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Vet Immunol Immunopathol. 2013 Sep 1;155(1-2):38-47. doi: 10.1016/j.vetimm.2013.06.005. Epub 2013 Jun 7.

Immunoproteomic characterization of Ambrosia artemisiifolia pollen allergens in canine atopic dermatitis.

Author information

1
Department of Biochemistry, Faculty of Chemistry, University of Belgrade, Studentski trg 16, 11000 Belgrade, Serbia.

Abstract

Canine atopic dermatitis (CAD) is an immune system disorder that affects 10-15% of the canine population. Short ragweed (Ambrosia artemisiifolia) pollen represents one of the major seasonal sources of allergenic pollen proteins in Europe, particularly in the Pannonian valley of the Balkan region. In Serbia, about 66% of atopic dogs showed a positive intradermal skin test with its pollen extract, which is second to house dust mites. Therefore, characterization of Ambrosia artemisiifolia pollen components, in terms of defining major and minor allergens that induce clinically manifested allergic reaction in dogs, is important for valid diagnosis and efficient therapy. This study has, for the first time, characterized and identified major Ambrosia artemisiifolia allergens in CAD, using an immunoproteomic approach. To assess the prevalence of specific IgE in electrophoretically separated ragweed pollen proteins, individual reactivity of sera from dogs with CAD was analyzed and compared to the reactivity of sera from healthy dogs in the non-reducing conditions, which were found optimal for specific canine IgE detection. A specific IgE band (38 kDa) was recognized as the most dominant allergen in CAD, occurring in 81% of positive dog's sera. 2-D immunoblotting followed by a mass spectrometry peptide fingerprint analyses with pooled canine and human atopic sera, revealed that 38 kDa major Ambrosia atremisiifolia allergens in CAD were all five isoallergens of the Amb a 1 group (antigen E), including the previously named Amb a 2 (antigen K). In contrast to canine sera, human atopic sera also recognized lower mass allergens such as the β fragment of Amb a 1 and profilins (Amb a 8 variants). The most prominent ragweed proteins in CAD, represent, as in humans, variants of all five isoallergens of the Amb a 1 group (pectate lyase): Amb a 1.0101 and its natural variant E1XUL2, Amb a 1.0202, 1.0304, 1.0402 and the natural variant of Amb a 1.0501, E1XUM0, as well as the α fragment of pollen allergen Amb a 1.0201.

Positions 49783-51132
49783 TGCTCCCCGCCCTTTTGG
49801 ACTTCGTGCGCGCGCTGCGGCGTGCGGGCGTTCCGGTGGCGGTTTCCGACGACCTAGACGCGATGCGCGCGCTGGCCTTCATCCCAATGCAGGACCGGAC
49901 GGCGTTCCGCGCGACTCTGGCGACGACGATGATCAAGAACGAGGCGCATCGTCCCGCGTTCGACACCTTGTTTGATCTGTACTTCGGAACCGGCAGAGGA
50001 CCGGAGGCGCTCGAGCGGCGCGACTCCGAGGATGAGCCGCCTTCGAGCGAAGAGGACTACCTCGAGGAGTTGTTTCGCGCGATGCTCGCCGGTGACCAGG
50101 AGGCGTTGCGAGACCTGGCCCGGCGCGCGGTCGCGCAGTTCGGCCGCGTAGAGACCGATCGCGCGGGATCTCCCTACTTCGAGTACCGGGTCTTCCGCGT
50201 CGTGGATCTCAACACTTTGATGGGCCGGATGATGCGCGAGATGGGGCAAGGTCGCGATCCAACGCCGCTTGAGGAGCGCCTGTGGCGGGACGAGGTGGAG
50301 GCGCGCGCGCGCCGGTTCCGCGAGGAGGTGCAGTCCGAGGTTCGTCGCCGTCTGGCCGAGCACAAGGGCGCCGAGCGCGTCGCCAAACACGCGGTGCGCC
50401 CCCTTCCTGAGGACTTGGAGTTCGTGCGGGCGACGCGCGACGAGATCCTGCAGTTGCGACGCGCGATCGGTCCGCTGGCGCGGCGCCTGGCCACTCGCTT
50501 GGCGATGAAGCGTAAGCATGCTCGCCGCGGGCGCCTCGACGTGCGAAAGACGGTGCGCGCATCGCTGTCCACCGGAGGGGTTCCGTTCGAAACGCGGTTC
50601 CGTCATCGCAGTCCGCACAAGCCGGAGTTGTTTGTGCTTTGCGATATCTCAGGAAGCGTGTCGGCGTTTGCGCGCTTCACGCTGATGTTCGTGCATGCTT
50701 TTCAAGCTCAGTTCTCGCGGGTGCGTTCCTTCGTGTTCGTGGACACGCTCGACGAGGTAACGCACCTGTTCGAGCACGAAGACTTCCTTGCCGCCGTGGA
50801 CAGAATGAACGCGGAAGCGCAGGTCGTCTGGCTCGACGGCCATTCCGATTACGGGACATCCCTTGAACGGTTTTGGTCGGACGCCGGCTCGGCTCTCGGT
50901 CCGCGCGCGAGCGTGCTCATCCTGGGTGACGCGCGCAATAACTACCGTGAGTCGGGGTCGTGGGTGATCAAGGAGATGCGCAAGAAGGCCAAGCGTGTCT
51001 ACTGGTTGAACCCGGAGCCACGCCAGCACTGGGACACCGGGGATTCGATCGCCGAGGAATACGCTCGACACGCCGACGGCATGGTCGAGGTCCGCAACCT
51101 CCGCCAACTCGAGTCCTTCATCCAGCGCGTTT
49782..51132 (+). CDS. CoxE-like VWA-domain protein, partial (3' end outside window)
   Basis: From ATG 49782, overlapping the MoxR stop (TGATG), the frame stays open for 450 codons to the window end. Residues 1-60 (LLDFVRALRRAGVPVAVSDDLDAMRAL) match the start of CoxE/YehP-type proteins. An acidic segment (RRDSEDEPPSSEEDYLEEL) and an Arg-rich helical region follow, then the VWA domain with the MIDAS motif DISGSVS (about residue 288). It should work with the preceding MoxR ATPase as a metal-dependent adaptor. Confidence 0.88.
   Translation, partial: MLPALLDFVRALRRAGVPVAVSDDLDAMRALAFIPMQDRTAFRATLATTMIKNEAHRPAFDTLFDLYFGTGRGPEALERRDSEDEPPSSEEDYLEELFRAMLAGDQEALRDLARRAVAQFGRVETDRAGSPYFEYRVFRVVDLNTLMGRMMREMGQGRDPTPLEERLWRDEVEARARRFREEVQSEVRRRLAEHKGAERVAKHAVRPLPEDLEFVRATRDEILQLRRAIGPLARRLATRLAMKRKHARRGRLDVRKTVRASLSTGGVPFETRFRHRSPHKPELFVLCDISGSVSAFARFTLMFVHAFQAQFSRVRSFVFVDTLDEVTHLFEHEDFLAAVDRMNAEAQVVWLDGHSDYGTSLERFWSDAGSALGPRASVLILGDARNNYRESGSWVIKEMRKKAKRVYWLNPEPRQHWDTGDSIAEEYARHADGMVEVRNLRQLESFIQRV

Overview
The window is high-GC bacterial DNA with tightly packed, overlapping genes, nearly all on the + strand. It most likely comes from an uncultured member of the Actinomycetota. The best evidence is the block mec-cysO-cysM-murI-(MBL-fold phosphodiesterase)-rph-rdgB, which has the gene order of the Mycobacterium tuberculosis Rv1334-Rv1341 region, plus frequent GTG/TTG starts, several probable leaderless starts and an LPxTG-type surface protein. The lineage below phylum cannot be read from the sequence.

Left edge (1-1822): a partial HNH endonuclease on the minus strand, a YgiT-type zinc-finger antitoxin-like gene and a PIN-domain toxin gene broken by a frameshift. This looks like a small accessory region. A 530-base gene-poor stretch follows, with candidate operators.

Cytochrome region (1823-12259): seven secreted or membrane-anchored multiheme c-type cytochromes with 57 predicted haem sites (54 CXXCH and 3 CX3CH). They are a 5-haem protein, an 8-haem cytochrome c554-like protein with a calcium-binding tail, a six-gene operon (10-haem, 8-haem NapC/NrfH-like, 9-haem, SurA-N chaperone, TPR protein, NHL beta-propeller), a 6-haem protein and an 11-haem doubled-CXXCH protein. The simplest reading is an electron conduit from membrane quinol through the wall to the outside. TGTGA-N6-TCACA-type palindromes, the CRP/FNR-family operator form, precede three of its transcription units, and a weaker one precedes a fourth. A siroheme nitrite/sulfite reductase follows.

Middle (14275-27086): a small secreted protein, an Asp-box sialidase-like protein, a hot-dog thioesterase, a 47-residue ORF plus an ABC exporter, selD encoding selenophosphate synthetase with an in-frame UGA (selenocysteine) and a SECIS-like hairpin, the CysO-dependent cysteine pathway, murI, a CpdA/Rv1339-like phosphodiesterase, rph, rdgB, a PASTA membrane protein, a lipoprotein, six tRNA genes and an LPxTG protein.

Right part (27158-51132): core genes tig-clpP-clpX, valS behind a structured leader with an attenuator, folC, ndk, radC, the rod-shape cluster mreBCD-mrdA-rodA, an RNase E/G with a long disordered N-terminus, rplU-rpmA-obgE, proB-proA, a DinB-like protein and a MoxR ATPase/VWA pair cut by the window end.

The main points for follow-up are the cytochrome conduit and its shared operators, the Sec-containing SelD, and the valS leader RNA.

KEYWORDS:

AD; Amb a 1 allergens; Ambrosia artemisiifolia pollen; CAD; CBB; Canine atopic dermatitis; Coomassie brilliant blue; Dog; ID; IDST; Immunoproteomics; LTQ; MS; PAA; PNU; Short ragweed; TTBS; Tris buffered saline with 0.1% Tween 20 (pH 7.4); atopic dermatitis; canine atopic dermatitis; internal diameter; intradermal skin test; linear ion trap with quadrupole mass filter; mass spectroscopy; nLC–MS/MS; nano-liquid chromatography coupled to tandem mass spectroscopy; polyacrylamide; protein nitrogen unit

PMID:
23830203
DOI:
10.1016/j.vetimm.2013.06.005
[Indexed for MEDLINE]

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